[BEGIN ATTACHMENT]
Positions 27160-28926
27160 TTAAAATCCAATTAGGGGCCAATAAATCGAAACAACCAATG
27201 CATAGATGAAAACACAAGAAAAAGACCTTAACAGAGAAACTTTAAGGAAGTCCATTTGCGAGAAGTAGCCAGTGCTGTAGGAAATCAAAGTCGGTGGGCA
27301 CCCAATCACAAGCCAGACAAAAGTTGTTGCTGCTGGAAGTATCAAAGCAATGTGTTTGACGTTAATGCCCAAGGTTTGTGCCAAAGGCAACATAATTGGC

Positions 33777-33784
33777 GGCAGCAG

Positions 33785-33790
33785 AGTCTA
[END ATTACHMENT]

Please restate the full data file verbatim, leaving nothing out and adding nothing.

Positions 27160-28926
27160 TTAAAATCCAATTAGGGGCCAATAAATCGAAACAACCAATG
27201 CATAGATGAAAACACAAGAAAAAGACCTTAACAGAGAAACTTTAAGGAAGTCCATTTGCGAGAAGTAGCCAGTGCTGTAGGAAATCAAAGTCGGTGGGCA
27301 CCCAATCACAAGCCAGACAAAAGTTGTTGCTGCTGGAAGTATCAAAGCAATGTGTTTGACGTTAATGCCCAAGGTTTGTGCCAAAGGCAACATAATTGGC

Positions 33777-33784
33777 GGCAGCAG

Positions 33785-33790
33785 AGTCTA